2. It is certain that in his own time and way God will defend his people, that he will relieve his children, that he will redeem and bless his "own elect." His faithfulness to his Word; his love for them that love him; his intimacy of relation to those who are "in Jesus Christ;"—this is a sure and absolute pledge that the appeal to him cannot be and will not be in vain. Men ought continuously, perseveringly, to pray, and never to lose heart. The day of Divine appearing is entered in the books of God.—C.
"Nevertheless when the Son of man cometh, shall he find faith on the earth?" These words have no special reference, if they have any at all, to the condition of the world at the "second coming" of Christ. In order to understand and appreciate them, we must consider—
I. WHAT IS THE FORCE AND RANGE OF THIS EXPRESSION, "the coming of the Son of man." And it will be found on investigation that it signifies any special manifestation of God's power or any special appearance of Christ either in Person or in providence. This may be:
1. In mercy; including the Incarnation, when the Son of man came "not to destroy but to save" the world; the Resurrection, when he came in power and triumph from the other world; the Day of Pentecost, when he came in marvellous outpouring of Divine influence upon the world.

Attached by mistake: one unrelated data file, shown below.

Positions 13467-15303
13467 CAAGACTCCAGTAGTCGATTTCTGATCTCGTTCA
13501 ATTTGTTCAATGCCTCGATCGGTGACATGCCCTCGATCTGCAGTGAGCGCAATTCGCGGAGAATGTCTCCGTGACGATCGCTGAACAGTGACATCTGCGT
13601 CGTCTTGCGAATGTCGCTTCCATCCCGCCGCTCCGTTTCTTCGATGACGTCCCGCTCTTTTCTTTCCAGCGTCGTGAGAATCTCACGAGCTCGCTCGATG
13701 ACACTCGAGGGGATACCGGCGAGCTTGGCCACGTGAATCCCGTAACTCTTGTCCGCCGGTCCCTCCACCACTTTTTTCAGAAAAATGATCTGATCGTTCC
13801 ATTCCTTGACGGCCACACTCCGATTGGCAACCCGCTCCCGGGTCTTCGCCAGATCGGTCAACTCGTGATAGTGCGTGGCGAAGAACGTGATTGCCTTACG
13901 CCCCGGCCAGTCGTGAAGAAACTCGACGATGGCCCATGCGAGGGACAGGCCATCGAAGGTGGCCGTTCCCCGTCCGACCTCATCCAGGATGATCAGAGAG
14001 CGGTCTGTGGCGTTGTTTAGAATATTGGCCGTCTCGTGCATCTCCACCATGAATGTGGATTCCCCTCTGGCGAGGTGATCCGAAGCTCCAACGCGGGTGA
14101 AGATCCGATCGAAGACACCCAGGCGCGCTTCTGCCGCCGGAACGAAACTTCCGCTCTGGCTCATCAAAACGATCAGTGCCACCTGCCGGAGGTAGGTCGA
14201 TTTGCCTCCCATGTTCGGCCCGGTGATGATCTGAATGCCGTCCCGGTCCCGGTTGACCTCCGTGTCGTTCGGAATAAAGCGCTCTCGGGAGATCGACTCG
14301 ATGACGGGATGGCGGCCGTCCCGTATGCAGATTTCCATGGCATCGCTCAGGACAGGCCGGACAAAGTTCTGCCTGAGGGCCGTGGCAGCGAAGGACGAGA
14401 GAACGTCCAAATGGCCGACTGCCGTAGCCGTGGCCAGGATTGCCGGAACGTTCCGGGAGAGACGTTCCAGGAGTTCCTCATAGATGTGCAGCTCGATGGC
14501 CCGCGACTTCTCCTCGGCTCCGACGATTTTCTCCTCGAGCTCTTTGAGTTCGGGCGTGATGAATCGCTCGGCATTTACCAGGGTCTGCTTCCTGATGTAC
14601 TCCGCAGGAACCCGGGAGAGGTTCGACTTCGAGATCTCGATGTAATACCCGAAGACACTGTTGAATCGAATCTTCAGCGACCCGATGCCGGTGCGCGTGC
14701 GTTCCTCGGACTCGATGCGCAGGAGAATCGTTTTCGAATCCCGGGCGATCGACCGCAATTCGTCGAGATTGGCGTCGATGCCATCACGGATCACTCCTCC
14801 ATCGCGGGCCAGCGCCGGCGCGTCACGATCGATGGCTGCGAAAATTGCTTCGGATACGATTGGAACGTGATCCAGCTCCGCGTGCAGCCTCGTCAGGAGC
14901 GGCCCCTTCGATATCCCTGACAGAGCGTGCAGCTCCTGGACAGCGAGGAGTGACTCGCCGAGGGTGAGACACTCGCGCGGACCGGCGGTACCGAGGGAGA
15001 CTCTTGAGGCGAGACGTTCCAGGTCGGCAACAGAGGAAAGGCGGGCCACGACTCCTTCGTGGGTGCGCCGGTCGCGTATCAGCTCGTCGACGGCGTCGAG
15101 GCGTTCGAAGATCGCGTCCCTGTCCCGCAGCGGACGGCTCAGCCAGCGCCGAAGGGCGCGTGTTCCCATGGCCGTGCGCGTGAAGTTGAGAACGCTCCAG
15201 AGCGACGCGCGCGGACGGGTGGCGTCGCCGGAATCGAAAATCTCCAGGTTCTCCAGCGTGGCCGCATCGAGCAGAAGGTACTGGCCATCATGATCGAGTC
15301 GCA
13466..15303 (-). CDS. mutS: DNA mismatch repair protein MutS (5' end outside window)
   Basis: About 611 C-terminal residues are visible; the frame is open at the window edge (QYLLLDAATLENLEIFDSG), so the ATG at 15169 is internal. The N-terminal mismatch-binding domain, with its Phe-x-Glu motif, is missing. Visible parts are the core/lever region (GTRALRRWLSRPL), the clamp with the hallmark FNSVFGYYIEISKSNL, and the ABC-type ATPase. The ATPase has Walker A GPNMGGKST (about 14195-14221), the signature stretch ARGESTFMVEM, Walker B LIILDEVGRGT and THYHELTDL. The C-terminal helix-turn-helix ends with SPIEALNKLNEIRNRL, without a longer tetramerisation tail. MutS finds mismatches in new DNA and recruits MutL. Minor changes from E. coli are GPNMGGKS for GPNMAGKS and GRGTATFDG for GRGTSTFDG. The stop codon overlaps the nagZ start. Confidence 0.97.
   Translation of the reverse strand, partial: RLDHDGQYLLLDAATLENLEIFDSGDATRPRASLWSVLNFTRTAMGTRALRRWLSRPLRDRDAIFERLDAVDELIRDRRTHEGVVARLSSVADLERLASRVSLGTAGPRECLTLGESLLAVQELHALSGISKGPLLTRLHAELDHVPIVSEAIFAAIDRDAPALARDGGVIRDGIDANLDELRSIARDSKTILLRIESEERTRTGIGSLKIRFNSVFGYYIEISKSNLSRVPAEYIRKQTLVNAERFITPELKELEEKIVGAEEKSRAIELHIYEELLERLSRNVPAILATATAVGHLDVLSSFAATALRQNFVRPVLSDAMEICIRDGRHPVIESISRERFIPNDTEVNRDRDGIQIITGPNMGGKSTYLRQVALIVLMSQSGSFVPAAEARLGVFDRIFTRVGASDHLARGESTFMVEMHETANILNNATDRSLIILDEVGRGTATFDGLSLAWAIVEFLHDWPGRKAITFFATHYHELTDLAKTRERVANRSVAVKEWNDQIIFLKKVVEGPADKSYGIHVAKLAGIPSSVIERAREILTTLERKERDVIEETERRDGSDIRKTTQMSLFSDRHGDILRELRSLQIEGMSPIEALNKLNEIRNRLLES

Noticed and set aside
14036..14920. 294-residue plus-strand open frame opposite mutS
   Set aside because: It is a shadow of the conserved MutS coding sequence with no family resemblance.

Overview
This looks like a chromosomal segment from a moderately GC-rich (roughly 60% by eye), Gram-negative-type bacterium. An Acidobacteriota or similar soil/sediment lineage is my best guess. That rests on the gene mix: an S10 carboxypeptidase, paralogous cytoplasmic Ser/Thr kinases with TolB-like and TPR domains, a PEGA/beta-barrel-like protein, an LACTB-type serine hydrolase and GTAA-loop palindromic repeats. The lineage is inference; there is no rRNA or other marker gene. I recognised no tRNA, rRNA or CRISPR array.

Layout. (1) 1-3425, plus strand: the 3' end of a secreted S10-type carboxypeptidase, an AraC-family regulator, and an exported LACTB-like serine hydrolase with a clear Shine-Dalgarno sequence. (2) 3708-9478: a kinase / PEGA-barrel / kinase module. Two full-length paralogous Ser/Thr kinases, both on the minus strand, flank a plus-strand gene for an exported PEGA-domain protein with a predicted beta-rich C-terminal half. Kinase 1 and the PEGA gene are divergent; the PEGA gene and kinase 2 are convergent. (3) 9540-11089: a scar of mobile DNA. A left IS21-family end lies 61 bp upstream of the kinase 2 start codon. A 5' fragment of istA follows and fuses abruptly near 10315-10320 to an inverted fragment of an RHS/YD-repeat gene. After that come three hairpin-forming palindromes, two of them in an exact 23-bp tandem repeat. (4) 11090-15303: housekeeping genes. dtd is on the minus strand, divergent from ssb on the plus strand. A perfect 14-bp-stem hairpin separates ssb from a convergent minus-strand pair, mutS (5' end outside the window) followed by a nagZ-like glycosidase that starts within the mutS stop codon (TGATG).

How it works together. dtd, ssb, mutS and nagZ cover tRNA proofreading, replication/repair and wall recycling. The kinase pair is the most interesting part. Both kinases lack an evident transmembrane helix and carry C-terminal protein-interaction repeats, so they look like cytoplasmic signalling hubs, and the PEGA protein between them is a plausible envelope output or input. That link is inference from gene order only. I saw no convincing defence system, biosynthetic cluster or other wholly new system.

2. In judgment; including the destruction of Jerusalem; the day of death to each human being; the day of judgment itself, when "before him shall be gathered all nations."
II. WHAT IS THE APPLICATION OF IT IN THE TEXT. A widow appeals for redress against "her adversary" (the defendant) to an unprincipled judge. He puts her off until her importunity makes him listen and respond in order to save himself from annoyance. Arguing a fortiori, our Lord contends that God, the righteous Judge, will most certainly grant to his own people (children) the requests they make of him (see previous homily). But, continues the great Teacher, who had such a perfect insight into our nature, when he does that, and "comes" in judgment to his foes and in mercy to his friends, will he find his friends expecting him? will they be looking for his appearing? will their attitude be one of holy expectation, of instant recognition, and of devout thankfulness? or will they not, after all their asking, be positively surprised and even incredulous at his manifestation? He will come most assuredly, but when he comes, will he find faith on the earth?
III. WHAT ILLUSTRATIONS WE HAVE OF THE TRUTH OF IT.
1. We have two striking scriptural illustrations.